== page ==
A recent study by the Massachusetts Department of Public Health has shed further light on the ongoing opioid abuse epidemic and the industries most affected by it. The results show that a disproportionate number of opioid-related deaths in Massachusetts from 2011 to 2015 involved workers in the construction and extraction industries.
For the period studied, construction and extraction workers accounted for more than 24 percent of all opioid-related overdose deaths. This calculates to 150.6 deaths per 100,000 workers, the most of any industry and six times the average rate for all Massachusetts workers. Delving further, the most common occupations among opioid-related overdose deaths in the construction and extraction industry were construction laborers, followed by carpenters and painters.
The data, gathered from Massachusetts death certificates, indicate that “the rate of fatal opioid-related overdose was higher among workers employed in industries and occupations know to have high rates of work-related injuries and illnesses.”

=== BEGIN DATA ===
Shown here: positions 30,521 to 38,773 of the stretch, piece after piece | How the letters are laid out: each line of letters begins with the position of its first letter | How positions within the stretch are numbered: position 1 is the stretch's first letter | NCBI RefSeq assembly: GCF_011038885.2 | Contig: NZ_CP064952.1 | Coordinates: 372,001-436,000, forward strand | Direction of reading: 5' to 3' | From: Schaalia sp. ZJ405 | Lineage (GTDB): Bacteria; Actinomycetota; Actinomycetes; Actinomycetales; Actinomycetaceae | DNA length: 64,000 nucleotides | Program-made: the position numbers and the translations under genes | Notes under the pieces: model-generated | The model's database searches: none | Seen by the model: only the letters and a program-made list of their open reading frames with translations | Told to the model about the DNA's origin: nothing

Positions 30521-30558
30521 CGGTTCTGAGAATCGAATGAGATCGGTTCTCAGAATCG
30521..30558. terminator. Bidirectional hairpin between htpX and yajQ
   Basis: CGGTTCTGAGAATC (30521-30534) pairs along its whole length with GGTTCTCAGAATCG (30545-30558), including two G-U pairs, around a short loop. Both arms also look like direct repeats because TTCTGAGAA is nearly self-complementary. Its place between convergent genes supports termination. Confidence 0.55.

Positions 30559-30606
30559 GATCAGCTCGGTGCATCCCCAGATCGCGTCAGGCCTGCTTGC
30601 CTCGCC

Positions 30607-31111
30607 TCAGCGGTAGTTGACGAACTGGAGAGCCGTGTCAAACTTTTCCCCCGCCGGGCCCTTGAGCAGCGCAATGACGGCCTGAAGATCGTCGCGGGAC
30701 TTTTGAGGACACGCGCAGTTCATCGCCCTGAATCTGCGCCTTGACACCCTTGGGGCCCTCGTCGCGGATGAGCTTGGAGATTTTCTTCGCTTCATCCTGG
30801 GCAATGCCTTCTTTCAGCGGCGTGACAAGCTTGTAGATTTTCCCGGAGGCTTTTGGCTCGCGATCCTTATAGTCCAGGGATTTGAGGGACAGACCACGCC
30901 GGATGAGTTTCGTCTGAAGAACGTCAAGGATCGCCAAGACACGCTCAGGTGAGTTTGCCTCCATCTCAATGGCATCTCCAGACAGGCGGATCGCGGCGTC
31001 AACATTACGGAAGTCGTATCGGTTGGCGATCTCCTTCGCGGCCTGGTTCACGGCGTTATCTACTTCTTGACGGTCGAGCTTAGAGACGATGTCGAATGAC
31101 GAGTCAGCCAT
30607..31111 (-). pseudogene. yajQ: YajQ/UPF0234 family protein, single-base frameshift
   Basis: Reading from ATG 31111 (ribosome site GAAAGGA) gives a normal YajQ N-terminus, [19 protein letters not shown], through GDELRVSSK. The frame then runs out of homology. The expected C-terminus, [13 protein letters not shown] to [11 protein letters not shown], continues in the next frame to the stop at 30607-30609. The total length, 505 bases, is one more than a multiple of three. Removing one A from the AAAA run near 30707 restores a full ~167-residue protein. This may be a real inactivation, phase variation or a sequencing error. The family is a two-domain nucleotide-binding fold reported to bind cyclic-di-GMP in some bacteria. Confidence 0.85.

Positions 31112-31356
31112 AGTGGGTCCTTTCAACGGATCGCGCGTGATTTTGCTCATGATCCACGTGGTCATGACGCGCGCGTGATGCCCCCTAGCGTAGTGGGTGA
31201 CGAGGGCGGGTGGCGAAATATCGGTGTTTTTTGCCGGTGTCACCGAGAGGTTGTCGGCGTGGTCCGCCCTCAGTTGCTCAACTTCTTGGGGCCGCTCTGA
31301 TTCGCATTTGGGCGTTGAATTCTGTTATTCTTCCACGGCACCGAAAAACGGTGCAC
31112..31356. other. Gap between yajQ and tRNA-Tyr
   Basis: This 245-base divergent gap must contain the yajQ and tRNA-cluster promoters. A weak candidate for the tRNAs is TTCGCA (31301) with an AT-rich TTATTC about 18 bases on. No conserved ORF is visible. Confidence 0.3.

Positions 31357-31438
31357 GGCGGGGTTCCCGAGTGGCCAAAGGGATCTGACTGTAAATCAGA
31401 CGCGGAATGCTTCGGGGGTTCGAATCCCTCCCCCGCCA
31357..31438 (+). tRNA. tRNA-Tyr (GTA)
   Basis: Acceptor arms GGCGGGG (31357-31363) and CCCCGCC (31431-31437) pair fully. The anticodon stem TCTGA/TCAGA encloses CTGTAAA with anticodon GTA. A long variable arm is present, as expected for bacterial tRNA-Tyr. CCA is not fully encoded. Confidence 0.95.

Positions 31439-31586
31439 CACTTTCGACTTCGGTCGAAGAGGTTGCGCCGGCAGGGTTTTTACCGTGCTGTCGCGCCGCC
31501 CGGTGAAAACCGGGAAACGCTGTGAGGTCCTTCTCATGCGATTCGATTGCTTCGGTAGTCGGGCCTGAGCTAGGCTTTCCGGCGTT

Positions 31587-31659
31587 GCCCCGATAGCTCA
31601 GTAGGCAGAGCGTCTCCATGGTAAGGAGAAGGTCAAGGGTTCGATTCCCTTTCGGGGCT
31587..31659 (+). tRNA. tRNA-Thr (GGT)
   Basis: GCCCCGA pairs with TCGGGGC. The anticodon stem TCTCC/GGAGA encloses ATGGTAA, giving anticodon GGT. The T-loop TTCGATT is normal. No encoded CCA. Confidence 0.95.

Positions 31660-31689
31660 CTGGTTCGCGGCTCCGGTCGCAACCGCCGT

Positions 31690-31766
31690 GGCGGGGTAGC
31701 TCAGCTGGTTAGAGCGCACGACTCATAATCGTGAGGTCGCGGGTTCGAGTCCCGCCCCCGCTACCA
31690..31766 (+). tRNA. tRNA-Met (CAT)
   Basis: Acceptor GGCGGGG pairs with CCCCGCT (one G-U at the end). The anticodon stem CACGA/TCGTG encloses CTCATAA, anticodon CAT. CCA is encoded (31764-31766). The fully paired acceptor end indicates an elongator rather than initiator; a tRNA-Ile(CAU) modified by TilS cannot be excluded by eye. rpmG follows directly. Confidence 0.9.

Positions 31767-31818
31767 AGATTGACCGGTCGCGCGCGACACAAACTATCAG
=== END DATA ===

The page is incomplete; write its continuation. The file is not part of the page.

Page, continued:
The report notes that the study’s findings are consistent with previous research on the common use of prescription opioids for management of acute and chronic pain following work-related injuries. Furthermore, it found that rates of opioid-related overdose deaths were “significantly higher among workers in occupations with lower availability of paid sick leave and lower job security, suggesting that the need to return to work soon after an injury may be contributing to high rates of opioid-related overdose death.”
In terms of solutions to address this issue, the report recommends that “interventions should address workplace hazards that cause injuries for which opioids are prescribed, as well as appropriate pain management following injury, including safer opioid prescribing, access to evidence-based treatment for opioid use disorders and overdose prevention education.”